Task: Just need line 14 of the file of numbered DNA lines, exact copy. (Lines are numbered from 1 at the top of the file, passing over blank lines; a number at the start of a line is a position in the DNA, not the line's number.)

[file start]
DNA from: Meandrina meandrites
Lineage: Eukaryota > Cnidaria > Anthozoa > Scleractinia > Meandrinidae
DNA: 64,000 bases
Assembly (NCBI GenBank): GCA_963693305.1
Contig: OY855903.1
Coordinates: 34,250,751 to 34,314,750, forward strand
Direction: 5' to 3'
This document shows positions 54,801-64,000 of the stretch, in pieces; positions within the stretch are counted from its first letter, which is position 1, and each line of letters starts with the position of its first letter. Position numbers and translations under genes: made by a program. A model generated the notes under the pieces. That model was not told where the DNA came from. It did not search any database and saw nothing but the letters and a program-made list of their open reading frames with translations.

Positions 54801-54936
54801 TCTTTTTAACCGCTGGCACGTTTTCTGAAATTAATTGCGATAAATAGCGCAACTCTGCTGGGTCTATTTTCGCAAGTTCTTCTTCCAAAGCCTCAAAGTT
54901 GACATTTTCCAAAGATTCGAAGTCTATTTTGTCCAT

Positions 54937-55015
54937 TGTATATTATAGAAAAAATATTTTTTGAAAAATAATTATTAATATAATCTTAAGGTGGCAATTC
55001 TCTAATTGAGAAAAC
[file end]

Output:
55001 TCTAATTGAGAAAAC